Let us examine the origin of eugenics and its
medicate or not to medicate, that is the question
The main topic of this paper concerns the use of stimulant medication in children with Attention-Deficit Hyperactivity Disorder (ADHD). This issue pertains to whether the medication of hyperactive children is being performed in an ethical manner, or if it is being used as a quick-fix to ease the lives of teachers and parents who encounter “problem” children.
In order to offer a comprehensive picture in regards to this issue, the fundamentals of ADHD are presented. Possible causes, both genetic and environmental are investigated, and current clinical trials are discussed. In addition, beneficial medicinal effects, as well as harmful side effects, are presented. In order to offer a full view concerning medication use in ADHD children, both sides of the ADHD controversy are investigated. For instance, the viewpoint holding that stimulant medication is too widespread in treating ADHD children is presented, as well as the stance that such medications are very beneficial if prescribed and monitored in a rigorous manner.
Overall, this paper tackles the serious issue pertaining to whether medication is the answer for children diagnosed with ADHD. By first setting out the basics of the disorder and the various therapies available, this paper follows the winding path leading to whether stimulants are being prescribed in an ethical manner, or if they have taken the role of a panacea for parents and teachers who are frustrated by boisterous children. A personal conclusion in regards to this issue is also presented.
is it the miracle drug for kids?
Currently more than 18 million Americans suffer from depression and one out of eight will require some form of treatment for depression in their lifetime. Depression is a serious medical illness capable of disrupting or even ending a person's life by altering their state of mind. Symptoms of depression can vary form person to person. Some of the main symptoms include feelings of guilt, worthlessness, and insecurity, and thoughts of suicide. Many people will experience one or more of these symptoms throughout their lifetime. Physicians report that individuals who experience five or more symptoms of depression that last for more than two weeks should be concerned and seek treatment. There are various treatments available, including; prescription medications, talk therapy, electroconvulsive therapy (also known as "shock" therapy), and lifestyle changes. Among these prescription medications are becoming the most widely used. Prozac (fluoxetine hydrochloride), over all other medications, is the most prescribed antidepressant for adults suffering form depression. Prozac, manufactured by Eli-Lilly, works by correcting the imbalance of transmitters by increasing the brain's own supply of serotonin.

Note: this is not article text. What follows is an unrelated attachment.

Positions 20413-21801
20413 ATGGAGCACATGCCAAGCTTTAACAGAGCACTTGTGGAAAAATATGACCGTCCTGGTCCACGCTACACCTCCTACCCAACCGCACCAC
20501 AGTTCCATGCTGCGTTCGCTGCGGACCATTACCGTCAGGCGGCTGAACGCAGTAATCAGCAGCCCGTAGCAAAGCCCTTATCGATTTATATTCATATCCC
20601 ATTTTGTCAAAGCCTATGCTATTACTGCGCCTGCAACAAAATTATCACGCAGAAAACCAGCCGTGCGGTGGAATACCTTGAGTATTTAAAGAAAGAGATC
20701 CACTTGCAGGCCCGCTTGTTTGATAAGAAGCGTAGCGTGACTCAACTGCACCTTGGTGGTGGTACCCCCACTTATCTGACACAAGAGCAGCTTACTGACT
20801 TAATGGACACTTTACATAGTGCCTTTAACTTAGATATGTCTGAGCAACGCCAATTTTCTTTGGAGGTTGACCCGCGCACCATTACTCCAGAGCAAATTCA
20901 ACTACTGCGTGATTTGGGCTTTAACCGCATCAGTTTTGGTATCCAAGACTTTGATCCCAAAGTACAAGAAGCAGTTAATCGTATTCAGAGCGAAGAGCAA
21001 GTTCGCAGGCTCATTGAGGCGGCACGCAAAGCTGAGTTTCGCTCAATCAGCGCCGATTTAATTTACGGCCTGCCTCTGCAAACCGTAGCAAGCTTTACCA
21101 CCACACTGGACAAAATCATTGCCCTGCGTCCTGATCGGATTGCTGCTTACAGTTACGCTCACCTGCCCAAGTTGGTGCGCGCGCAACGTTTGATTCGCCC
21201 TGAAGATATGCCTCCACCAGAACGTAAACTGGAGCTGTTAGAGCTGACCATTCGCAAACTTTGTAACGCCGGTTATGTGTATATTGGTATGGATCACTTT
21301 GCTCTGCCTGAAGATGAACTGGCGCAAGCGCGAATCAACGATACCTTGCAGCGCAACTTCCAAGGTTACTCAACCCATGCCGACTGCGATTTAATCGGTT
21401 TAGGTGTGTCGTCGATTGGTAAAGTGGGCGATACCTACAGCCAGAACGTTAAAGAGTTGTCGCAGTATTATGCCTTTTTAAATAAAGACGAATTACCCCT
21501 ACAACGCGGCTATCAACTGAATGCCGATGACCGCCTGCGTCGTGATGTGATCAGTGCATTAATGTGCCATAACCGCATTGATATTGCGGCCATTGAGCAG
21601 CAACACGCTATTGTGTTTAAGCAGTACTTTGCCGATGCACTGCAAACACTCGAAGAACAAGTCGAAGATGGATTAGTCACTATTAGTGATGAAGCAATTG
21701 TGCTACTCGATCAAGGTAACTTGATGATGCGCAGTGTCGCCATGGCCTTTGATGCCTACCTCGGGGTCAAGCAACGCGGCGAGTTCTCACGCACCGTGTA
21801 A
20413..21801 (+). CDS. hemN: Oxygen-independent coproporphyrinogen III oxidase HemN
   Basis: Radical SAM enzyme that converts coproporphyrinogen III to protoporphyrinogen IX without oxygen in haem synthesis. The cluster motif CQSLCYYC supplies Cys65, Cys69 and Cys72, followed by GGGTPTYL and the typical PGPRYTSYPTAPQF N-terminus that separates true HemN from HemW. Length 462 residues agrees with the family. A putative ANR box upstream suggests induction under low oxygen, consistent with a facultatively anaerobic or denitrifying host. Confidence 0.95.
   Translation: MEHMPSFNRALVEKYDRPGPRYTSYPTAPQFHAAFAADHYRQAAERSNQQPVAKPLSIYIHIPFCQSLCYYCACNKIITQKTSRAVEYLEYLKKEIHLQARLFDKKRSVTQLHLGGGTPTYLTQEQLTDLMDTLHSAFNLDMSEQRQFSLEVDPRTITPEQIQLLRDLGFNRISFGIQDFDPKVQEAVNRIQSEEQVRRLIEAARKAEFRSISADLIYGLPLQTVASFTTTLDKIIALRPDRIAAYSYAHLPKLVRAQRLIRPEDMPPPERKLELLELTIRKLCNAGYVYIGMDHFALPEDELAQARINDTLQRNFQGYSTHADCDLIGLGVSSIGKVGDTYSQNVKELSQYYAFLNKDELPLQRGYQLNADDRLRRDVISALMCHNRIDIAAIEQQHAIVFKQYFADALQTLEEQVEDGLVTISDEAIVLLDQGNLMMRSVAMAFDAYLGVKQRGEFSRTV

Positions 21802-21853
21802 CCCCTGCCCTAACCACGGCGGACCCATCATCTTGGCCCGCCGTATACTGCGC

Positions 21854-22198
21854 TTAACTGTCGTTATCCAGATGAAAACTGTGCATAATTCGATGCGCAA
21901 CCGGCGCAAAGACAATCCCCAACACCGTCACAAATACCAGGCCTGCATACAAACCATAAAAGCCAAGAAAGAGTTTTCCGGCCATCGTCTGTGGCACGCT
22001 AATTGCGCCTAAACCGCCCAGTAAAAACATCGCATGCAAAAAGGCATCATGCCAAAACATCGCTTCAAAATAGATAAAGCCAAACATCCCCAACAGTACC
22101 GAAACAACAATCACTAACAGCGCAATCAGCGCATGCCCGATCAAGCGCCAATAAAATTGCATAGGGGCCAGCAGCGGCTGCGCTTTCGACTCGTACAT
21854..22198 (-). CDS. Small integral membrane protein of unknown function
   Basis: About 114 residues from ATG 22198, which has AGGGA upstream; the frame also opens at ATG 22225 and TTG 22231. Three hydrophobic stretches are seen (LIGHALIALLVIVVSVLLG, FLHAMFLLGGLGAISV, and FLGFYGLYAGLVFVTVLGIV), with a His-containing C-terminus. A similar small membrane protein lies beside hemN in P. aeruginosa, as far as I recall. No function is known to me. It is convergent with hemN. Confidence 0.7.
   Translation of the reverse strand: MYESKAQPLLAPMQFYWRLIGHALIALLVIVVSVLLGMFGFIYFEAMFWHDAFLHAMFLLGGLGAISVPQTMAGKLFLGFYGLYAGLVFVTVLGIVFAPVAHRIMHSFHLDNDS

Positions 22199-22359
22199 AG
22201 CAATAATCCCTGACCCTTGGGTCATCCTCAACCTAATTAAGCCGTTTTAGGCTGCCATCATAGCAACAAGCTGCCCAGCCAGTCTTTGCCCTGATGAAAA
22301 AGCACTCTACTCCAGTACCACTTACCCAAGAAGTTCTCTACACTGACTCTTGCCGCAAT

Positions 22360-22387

Although Prozac has only
been FDA approved for use in adults, physicians are now prescribing it
to children in overwhelming numbers. The current rise in prescriptions
is raising serious ethical dilemmas. Although some clinical trials have
been conducted in the past, we are not aware of the possible detrimental
effects that Prozac could have on children. Until the results of
current tests have been reported, the use of Prozac among children should
Should Own Your Genes?
Today we live in a world of change. Many new technologies have been developed and are being used to benefit everyone, or is this the viewpoint that scientists and pharmaceutical companies want you to perceive? With all of the new technologies today, making good decisions based on good ethical and moral values is becoming extremely important. It is of utmost importance that judgment calls made today are evaluated for the current generations as well as the future generations. This article reviews the importance of regulation of new technologies and evaluating the dilemmas relating to ethical issues that could occur in the future. Right now the United States Patent and Trademark Office (USPTO) are allowing human genes to be patented. Is this ethically or morally right? The patent office has always had restrictions on what is deemed an invention. Do gene patents deviate from traditional patents enough to be viewed as unpatentable? Can a human gene be deemed an invention? Since patents have already been issued on human genes the new concern is dealing with the decisions we have already made. Since we have already opened Pandora’s box now we can only try to control the events that are to come.
updated 12/13/00 ees